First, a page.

Often more times than none, I am bombarded with questions about health supplements from pre-workout supplements to obscure herbal roots. I want to focus on Multivitamins. What they really are. What they really do - oppose to what they say they do. What’s in them? And, is it necessary for you to take one. And if so, which one?
As you can see there are several questions and information you need to arm yourself with before you make your multivitamin purchase. I hope throughout this blog post you can gain some education to help you along your way when looking to purchase a multivitamin.
“Heart health,” “immune health,” “energy support,” “breast health,” “prostate health,” “cancer fighter,” “age slower,” “live longer,” “joint health” these are all common lines found on multivitamin bottles. Quite a claim in my opinion in fact, few studies have found that multivitamins can lower or raise the risk of disease. Philadelphia physician Paul Offit cautioned that high doses of antioxidants like vitamin E and beta-carotene could raise the risk of cancer and heart disease. “I think multivitamins don’t hurt you,” Offit told CNN, though he added he didn’t believe people needed a multi. In a Iowa women’s health study, those reported taking a multivitamin were 6 percent more likely to die over a 19-year period than those who said that they didn’t take a multivitamin. Having said that, you should caution results when looking at observational studies such as the one just mentioned. In an observational study you cannot tell if anyone taking a multivitamin actually caused their disease or illness or death. Or, the opposite can happen. “Multivitamin users tend to have healthier lifestyles – so if they have a lower risk of disease, that may be the reason, not their multivitamin use.” Says Eric Jacobs, an epidemiologist at the American Cancer society in Atlanta.
To get a cause and effect and a little bit better picture of the success or shortcomings of a multivitamin. Researchers randomly assigned people to either a multivitamin or a placebo. In the largest and longest randomized controlled trial of multivitamins, the Physician health study II, more than 14,000 men took Centrum Silver (multivitamin for people 50 and older) or a placebo every day for 11 years. “The risk of dying was not significantly different between men taking multivitamins’ versus men taking the placebo,” says Harvard epidemiologist Howard Sesso, who led the study. Will multivitamins cut your risk of disease? For heart disease and stroke, the answer appears to be no. “In the Physicians’ health study II, we found no evidence overall that taking a multi for more than a decade prevented heart attacks or strokes any more than taking a placebo,” says Sesso. “But it didn’t increase risk, either.”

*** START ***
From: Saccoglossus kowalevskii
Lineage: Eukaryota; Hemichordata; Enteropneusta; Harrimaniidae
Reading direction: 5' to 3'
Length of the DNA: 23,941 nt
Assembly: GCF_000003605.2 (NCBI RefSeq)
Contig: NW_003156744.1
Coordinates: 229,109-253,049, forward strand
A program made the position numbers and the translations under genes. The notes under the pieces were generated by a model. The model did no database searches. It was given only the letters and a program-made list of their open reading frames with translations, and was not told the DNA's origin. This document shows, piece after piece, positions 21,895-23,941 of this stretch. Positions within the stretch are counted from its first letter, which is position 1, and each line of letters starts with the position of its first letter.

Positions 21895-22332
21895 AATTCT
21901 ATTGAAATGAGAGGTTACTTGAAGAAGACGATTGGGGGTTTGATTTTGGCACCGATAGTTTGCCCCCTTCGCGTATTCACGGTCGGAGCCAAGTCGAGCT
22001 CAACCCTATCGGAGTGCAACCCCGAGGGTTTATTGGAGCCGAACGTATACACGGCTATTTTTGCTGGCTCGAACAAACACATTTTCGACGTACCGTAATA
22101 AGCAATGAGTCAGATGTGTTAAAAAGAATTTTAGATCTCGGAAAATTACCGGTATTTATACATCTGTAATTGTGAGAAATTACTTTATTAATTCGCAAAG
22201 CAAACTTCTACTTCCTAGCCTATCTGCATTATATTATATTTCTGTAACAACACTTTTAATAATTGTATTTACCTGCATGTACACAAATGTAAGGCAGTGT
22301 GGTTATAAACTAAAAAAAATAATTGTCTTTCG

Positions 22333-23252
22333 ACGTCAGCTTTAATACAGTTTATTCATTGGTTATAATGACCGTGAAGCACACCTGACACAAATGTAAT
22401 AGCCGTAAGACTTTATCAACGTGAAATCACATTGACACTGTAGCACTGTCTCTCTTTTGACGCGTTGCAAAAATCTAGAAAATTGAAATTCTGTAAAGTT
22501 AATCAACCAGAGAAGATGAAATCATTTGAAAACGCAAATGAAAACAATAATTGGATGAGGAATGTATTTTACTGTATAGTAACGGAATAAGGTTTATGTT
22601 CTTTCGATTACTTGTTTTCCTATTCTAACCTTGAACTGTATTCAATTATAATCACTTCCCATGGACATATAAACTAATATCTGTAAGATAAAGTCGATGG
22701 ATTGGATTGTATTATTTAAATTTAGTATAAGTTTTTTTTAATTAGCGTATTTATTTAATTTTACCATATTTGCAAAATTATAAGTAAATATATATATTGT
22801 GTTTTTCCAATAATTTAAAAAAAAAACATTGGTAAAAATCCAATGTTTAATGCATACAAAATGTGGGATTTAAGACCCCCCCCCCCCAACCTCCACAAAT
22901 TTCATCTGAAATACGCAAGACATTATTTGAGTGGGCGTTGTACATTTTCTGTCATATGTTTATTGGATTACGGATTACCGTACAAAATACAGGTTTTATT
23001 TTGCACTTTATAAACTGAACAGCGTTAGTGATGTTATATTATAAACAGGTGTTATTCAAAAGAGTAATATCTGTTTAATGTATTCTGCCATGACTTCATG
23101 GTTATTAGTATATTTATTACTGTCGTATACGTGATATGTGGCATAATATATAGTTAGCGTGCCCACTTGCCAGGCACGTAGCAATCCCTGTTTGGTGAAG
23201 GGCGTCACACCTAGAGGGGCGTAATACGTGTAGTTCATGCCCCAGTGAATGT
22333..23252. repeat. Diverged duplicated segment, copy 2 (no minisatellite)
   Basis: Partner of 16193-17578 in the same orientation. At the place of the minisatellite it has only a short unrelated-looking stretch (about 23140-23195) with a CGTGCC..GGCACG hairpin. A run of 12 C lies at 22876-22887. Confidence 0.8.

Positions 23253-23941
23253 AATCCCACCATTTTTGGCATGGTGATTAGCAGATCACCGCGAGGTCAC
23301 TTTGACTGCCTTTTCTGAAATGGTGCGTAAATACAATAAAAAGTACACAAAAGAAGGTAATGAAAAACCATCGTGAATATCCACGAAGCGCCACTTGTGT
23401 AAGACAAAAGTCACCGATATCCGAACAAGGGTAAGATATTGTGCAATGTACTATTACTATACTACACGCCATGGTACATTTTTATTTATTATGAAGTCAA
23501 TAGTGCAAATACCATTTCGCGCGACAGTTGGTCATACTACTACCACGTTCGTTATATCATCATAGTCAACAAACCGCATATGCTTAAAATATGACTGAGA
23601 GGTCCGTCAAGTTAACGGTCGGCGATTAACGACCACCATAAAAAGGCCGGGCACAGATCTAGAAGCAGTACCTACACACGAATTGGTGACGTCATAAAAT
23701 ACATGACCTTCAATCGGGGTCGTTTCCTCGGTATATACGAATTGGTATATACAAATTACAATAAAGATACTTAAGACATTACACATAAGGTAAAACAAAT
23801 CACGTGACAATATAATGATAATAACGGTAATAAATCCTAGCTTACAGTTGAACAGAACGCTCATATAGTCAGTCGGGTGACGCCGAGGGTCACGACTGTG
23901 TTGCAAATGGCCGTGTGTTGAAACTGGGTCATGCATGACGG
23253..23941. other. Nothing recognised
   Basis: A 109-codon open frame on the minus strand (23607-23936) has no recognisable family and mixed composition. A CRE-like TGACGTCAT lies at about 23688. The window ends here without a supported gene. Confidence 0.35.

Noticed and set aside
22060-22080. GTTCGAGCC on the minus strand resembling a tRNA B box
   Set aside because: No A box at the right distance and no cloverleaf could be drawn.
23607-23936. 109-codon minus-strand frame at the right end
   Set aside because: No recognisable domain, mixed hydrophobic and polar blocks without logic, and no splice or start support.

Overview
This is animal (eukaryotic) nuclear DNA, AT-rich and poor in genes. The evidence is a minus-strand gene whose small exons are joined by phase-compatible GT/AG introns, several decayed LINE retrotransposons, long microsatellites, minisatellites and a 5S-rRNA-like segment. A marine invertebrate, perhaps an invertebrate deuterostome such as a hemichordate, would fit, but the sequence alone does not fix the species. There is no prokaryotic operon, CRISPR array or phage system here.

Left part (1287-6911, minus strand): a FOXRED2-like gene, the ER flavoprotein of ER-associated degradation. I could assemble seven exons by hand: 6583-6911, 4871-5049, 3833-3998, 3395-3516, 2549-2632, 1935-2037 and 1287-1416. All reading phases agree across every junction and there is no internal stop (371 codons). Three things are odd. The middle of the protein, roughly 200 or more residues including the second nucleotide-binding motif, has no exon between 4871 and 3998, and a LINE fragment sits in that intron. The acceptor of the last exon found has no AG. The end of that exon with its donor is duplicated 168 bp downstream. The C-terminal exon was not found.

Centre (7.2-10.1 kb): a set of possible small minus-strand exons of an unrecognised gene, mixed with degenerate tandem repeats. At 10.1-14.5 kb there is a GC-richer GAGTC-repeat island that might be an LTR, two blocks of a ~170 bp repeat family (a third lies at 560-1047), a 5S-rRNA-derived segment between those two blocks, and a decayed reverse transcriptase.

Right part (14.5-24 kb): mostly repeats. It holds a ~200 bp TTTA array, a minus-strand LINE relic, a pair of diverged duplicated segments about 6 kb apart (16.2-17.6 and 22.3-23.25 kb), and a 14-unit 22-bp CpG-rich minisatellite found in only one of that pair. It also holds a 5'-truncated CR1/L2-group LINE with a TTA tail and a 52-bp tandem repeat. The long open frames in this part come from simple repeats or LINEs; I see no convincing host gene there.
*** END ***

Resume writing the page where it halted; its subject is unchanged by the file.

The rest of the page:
So what does this mean? Is it worth it to take a multivitamin?
Diane McKay, an assistant professor at the Friedman School of Nutrition Science
and Policy at Tufts University in Boston says, “Taking a multivitamin
formulated at about 100 percent of the daily value for vitamins and minerals
can be a pretty convenient and cost effective way of filling gaps that may exist
between what you need and what you’re actually consuming.”
In 2010, the U.S. Dietary guidelines committee identified seven shortfall nutrients of public health concern: vitamin B-12, vitamin D, folic acid, iron, calcium, potassium, and fiber. Multivitamins are not a good source of fiber, potassium, or calcium which are too bulky to fit into a simple pill. But a multivitamin can provide close to a day’s worth of the other four.
At the end of the day I believe if you think it works for you, that is taking multivitamin. Then keep on keeping on! If you do not take a multivitamin and you’re on the fence of taking one. I wouldn’t worry about it too much. According to latest research it doesn’t really help you nor does it hurt you. I would say it is worth taking to help supplement your diet of vitamins and minerals you are not getting through your diet, such as Vitamins D and B-12. I wouldn’t bet the farm that a multivitamin is going to cure cancer or strengthen your prostate, or anything else for that matter. Finally, I wouldn’t spend more than $8 a month on multivitamins. There are plenty of high quality multivitamins out there for under $8.
I hope this educated you at least a little bit on
multivitamins and what they can and cannot do for you. If you have any
questions, like reading a multivitamin label or would like suggestions on multivitamin
brands/products. Please feel free to comment on this post. Interested in training programs, we have a free weight-loss/strength program posted on our webpage visit it here.
Have a great day!
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